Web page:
Third, you’ll need “documentation of sobriety.” This requires you to submit four to eight (depending on your hearing officer) notarized letters from friends, family members, or coworkers who can attest to your sobriety. The letters must include certain key information, including the person’s relationship to you, how long the person has known you, and the last time the person saw you use alcohol or controlled substances.
Finally, you’ll need “evidence of support.” That is, you’ll need to be able to prove that you’ve been actively engaged in measures to ensure your sobriety, such as Alcoholics Anonymous (AA) and counseling. If you have a sponsor, you’ll want to have a notarized letter from him or her. To be clear, AA is not required but if you choose to participate in AA make sure your attendance can be verified.
This is just an overview of what you’ll need to do before you can request a hearing. Each step can become very involved and time consuming. You’ll need an experienced firm (like us!) to guide you through each step.
The request for a hearing
So you’ve gone through all the initial steps and now you’re ready to request a hearing. You’ll need to fill out all the forms, bundle everything up, and send it off to the Secretary of State. If everything is not in order, the Secretary of State will not schedule a hearing for you. Of course, an attorney can make sure that all the correct paperwork has been submitted.
We find that it usually takes two or three months from when the request for a hearing is sent until the hearing is actually held. You’ll receive notice of the date about two or three weeks beforehand.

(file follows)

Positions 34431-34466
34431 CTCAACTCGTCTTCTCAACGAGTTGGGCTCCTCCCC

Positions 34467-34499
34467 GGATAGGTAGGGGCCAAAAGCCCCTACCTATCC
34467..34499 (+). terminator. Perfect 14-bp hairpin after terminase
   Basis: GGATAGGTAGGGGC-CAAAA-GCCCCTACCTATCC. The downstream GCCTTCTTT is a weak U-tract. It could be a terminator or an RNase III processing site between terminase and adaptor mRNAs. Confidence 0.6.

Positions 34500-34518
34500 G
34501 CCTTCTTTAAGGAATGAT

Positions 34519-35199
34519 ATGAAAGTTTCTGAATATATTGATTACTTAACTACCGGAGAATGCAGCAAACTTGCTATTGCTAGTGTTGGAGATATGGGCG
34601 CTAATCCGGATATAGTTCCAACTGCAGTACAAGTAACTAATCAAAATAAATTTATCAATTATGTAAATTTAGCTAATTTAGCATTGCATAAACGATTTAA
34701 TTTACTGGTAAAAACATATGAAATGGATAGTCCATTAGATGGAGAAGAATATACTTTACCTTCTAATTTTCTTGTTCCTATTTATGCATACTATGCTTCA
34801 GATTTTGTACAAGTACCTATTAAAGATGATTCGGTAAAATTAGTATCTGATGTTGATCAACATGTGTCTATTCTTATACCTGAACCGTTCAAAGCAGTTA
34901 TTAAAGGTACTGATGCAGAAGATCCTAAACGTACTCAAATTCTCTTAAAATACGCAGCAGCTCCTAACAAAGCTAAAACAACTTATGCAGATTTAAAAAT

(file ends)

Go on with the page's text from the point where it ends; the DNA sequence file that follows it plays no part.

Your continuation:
So you’ve made it through all the preliminary steps and you now have a hearing date. To get your license back, you’ll need to show the hearing officer the following four things:
- That your alcohol or substance abuse problems are under control and likely to remain under control
- That you’re at low or minimal risk of repeating your past abusive behavior
- That you’re at low or minimal risk of drinking and driving again
- That you have the ability and motivation to drive safely and within the law
The Secretary of State employs several hearing officers throughout the state, and each runs the hearing in his or her own particular way. Our firm has been in front of every hearing officer, and we know how to prepare you for success regardless of which one is assigned to your case.
In most cases, you’ll receive the hearing officer’s decision within four to six weeks after the hearing. Grabel & Associates wins 97% of it driver’s license restoration cases, so if you hire us, you can expect to receive a favorable decision.
If you’re granted a license, you’ll need to have your car equipped with an ignition interlock device, sometimes called an in-car breathylzer. You’ll need to have this in your car for at least a year before you can petition to get it taken off.
For the required documentation and other questions, you may have on retaining your driver's license please visit the following practice pages on driver's license suspension and restoration:
- Driver's License Hearing Letters of Reference
- Driving on a Suspended License Defense
- How to Get a Restricted Driver’s License After Suspension
- Ignition Interlock Violation Defense
- Michigan DL Law Information Center
- Michigan Resources for Revoked or Suspended Driver’s License
- Preparing for Your Driver's License Hearing
- Revoked and Suspended Driver's License Reinstatement
- Substance Abuse Evaluation
- Treatment and Relapse History
- Types of Licenses Awarded at Office of Hearings and Administrative Oversight Hearings
- What You Need To Prove at Your Driver's License Hearing
Contact us right away
As you can see, petitioning for restoration of your license is an extremely complicated process. You need an experienced attorney on your side. Contact us online or call us at our 24/7 defense hotline at 1-800-342-7896.